Kylie’s in the charts, the sun is out, no doubt a hosepipe ban is in the horizon, there’s the sweet smell of nostalgia in the air. There’s no great mystery in our collective backwards look when facing the future is so daunting. Beyond the nostalgia, there’s more that unites the new(ish) work from Ribena, Morrisons and Branston. A sense of fun – the free pizza dance, blackcurrants in binoculars, ear-worming jingles – how could you not smile? Simplicity – refreshingly accessible advertising that puts the product centre stage. Relatability – okay, maybe not being a catapulting blackcurrant but over-filling a salad box, laughing with your bestie, being weirdly distracted by sandwiches in meetings – it’s the stuff that makes people, people.
Nostalgia inevitably will be analysed as a ‘desire for simpler, less stressful times’ but I think that’s a bit GCSE psychology. People are facing tough choices with their weekly budgets, clients need work that works, and these brands have all done a jolly good job of making some.
Mark Sng, chief strategy officer, Pablo
I'd say there are two things driving this trend.
First of all, it's a natural human reaction to unpredictable or trying times. For example, nostalgic tunes were hugely popular on Spotify during the pandemic. The familiar makes us feel warm and safe. There’s even a recognised cognitive bias called ‘rosy retrospection’ that describes our tendency to remember past events more positively than they perhaps were in reality.
Second, I hope, is the realisation that consistency and frequency builds brands like nothing else. It’s a truism that as marketeers and their agencies, we’re far too quick to bin brand lines that have taken years and millions of pounds to build. And it’s not just the lines, either. It’s interesting that Branston and Morrisons haven’t just brought back their iconic slogans, but the jingles that accompanied them. Why the hell did we ever walk away from jingles?
Tom Sussman, deputy chief strategy officer, Leo Burnett
If I’m totally honest, I’m not sure the revival of iconic platforms has that much to do with nostalgia.
When we suggested that Morrisons should revive their classic endline - “More Reasons to Shop At Morrisons”- there was nothing sweet, sentimental or retrospective about it. It was just good, forward-looking, populist planning.
Instead of nostalgia, what I suspect we’re really seeing here is a different sort of recall: our industry finally remembering the importance of being remembered. Of building memory structures. Of ensuring our brands are front-of-mind. Of being sticky.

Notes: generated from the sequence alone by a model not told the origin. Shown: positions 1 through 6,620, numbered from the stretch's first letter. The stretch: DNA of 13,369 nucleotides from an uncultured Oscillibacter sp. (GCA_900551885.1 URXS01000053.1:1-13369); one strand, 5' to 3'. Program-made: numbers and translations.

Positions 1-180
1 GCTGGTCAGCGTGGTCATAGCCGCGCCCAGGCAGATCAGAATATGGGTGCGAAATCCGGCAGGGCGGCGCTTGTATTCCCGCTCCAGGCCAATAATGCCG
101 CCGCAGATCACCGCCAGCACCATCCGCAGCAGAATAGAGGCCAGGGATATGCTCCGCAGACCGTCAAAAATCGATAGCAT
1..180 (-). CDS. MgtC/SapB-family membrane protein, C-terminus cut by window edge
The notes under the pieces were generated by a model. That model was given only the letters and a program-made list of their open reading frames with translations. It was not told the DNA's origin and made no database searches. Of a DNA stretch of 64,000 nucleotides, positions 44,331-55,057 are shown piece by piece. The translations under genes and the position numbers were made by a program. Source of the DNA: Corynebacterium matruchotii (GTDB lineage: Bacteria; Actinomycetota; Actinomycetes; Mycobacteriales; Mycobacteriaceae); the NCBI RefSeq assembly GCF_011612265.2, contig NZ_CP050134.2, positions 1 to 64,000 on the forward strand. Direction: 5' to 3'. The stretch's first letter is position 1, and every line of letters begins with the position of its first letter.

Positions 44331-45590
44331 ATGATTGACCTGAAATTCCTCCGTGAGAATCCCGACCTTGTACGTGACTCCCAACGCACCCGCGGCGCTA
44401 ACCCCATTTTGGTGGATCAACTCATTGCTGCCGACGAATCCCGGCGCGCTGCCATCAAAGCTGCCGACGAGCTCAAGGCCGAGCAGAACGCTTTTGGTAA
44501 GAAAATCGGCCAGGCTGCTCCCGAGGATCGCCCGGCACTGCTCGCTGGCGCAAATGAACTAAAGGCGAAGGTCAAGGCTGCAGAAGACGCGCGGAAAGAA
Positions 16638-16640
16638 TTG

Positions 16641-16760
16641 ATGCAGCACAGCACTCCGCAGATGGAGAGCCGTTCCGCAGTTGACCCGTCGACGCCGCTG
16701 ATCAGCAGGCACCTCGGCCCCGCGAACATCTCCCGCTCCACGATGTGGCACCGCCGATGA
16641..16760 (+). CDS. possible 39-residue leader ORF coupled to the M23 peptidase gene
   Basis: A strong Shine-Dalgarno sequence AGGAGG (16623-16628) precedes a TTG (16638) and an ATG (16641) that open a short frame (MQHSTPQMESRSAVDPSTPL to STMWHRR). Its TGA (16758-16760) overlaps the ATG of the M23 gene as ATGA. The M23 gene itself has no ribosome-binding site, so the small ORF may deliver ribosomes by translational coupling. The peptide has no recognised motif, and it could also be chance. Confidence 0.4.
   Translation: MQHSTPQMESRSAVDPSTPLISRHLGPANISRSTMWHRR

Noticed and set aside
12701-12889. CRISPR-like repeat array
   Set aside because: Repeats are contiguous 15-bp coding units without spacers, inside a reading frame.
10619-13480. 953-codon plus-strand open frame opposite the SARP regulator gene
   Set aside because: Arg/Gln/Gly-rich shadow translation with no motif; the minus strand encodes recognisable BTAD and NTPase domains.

And nothing is a better guarantee of stickiness than a distinctive asset, or “thingy” (as an old boss of mine used to call them).
So, if you’re lucky enough to already have one of these sticky thingies - whether that’s an endline, logo, mascot, colour or jingle – it suddenly makes a lot of sense to return to it.
Simon Gregory, joint chief strategy officer, BBH London
I’ve been pondering this myself.
Is it down to a decade of angst-ridden uncertainty? Or a new AI-infused industry existentialism? Laziness? Unlocking the ‘Grey Pound’? Free copies of Byron Sharp given out at Waterloo Station? Or the spiralling cost of a Twix? In a way, it all makes sense; in changing times there are few things more certain than history.
However, the optimist in me wonders if it’s something more simple than that going on.
All the old stuff was fun. And people liked it (even more than the tele programmes apparently). And it was memorable. I can still recall what Ronseal does and I’m still certain that a hippo took an apricot, a guava and a mango to make Um Bongo. On the other hand, I can’t summon the energy to be more x, find my y, or do a togetherness nowadays.
It's fair to challenge that it might only work if you remember the original creative. I think not. Rather, just make sure you’re using those good old ingredients as well as the lines: simple, fun and memorable.
Neil Godber, executive strategy director, Wunderman Thompson
I’m less convinced that resuscitating characters and slogans is a push towards nostalgia. Even in a world of aggressive AI, polluted politics, cost of living crisis and Brexit effects denial, are we sure consumers are hankering for something they’re fond of from a past time
I’m more convinced that marketers are doing the right thing by recognising the value they’ve created by investing and building recognisable meaningful distinctive assets and are using them in today’s dissected customer journeys and fragmented momentary media environment to create and jog positive memories of the brand.
For brands chasing sustainable growth by appealing to a younger consumer group, the assets will be less familiar or meaningful, so reverting to ‘Bring Out the Branston’ is just a very memorable memetic phrase with an in-built CTA that can be applied to any meal.
For brands talking to existing consumers whose interest may have waned over the years, the Ribena berries remain the perfect anthropomorphised ingredient the audience needs to see when thinking about which cordial might be right for their kids.